The invention and objects and features thereof will be more readily apparent from the following detailed description and appended claims when taken with the drawing, in which:
FIG. 1 is a side view of a synchronous motor shown partly in section.
FIG. 2 is a section view of the motor of FIG. 1 taken along the line 2--2 in accordance with the prior art.
FIG. 3 is an enlarged view of a portion of FIG. 2.
FIG. 4 is a side view in section of the motor of FIG. 2 taken along the line 2--2 in accordance with the present invention.
FIG. 5 is an enlarged view of a portion of FIG. 4.
Referring now to the drawings, FIG. 1 is a side view partially in section of a synchronous motor. Typically, the motor includes a housing 10 in which is mounted an annular stator 12 with a cylindrical rotor 14 mounted on a shaft 16 for rotation within the stator 12. Bearings 18 and 20 are mounted in the ends 22 and 24 which are fastened to housing 10 by means of a bolt 26.
The stator 12 comprises a plurality of stacked laminations of permeable iron with a plurality of coils such as coil 28 would about the laminations to define magnetic poles in the stator. As will be described further hereinbelow the face of each pole comprises a plurality of teeth illustrated generally by the dotted line 30. The cylindrical rotor 14 comprises a plurality of stacked laminations with the outer surface of the rotor having a plurality of teeth illustrated generally by the dotted line 32.
FIG. 2 is a section view of the motor of FIG. 1 taken along the line 2--2 in accordance with the prior art. The top pole 40 of the stator includes a winding 42 wound about the laminations and an arcuate pole surface comprising a plurality of teeth 44. To simplify illustration only eight teeth are shown on the pole surface, however, it will be appreciated that the number of teeth can be greater or lesser in number. In accordance with the prior art the teeth are uniformly spaced and of uniform width.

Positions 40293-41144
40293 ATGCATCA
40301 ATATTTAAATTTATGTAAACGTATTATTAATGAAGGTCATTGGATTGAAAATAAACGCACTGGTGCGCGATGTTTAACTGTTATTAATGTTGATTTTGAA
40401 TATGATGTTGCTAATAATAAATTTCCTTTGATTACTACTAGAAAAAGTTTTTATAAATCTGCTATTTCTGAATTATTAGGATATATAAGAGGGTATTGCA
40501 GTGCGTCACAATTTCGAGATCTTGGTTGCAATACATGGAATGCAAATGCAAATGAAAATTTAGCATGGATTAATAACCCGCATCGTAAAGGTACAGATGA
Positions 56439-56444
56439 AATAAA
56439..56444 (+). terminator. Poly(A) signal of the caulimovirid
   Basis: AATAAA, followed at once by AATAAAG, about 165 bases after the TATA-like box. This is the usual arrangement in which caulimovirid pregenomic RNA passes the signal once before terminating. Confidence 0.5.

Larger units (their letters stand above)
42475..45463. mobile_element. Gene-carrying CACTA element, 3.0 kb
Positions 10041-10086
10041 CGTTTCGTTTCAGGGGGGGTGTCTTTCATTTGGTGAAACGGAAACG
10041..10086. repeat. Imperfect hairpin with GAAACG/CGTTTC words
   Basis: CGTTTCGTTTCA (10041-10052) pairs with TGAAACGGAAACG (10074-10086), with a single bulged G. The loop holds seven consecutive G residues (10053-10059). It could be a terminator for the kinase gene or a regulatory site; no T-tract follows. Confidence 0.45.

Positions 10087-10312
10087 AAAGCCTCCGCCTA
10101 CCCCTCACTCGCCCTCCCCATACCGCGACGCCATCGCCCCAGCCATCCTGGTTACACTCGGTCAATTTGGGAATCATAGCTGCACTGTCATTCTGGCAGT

The outer surface of rotor 46 also includes a plurality of teeth 48. In accordance with the prior art the teeth 48 are uniformly spaced with the same width as the teeth 44 of the stator. Accordingly, as the rotor 46 rotates within the stator 40 the teeth 48 come into alignment with the teeth 44 of the stator concurrently. This is illustrated in FIG. 3 which is an enlarged view of a portion of FIG. 2 showing the stator teeth 44 and a portion of the rotor teeth 48. Assuming that the rotor is rotating clockwise it will be noted by the center lines that the leading edges of the rotor teeth 48 align with the leading edges of the stator teeth 44 at essentially the same time. Since the torque on the rotor changes faster when the edges of the teeth are coming into alignment as opposed to full alignment of the teeth, the greater torque developed from the leading edges of the teeth compound and the resulting non-uniform torque causes shaft vibration.
FIG. 4 is a side view in section taken along the line 2--2 of FIG. 1 of a motor in accordance with the present invention. The pole 50 is similar to pole 40 of FIG. 2 and includes winding 52 with the arcuate face of the pole including the teeth 54. Again, for simplicity of illustration only eight teeth are shown at the surface of the pole, but it will be understood that the number of teeth can be greater or lesser. In accordance with a preferred embodiment, the teeth of the stator surface are equally spaced but the inner teeth of each pole such as tooth 56 is wider than the outer teeth such as teeth 57 and 58. The teeth 60 of the rotor 62 are again uniformly spaced about the outer surface of the rotor with the teeth having uniform width.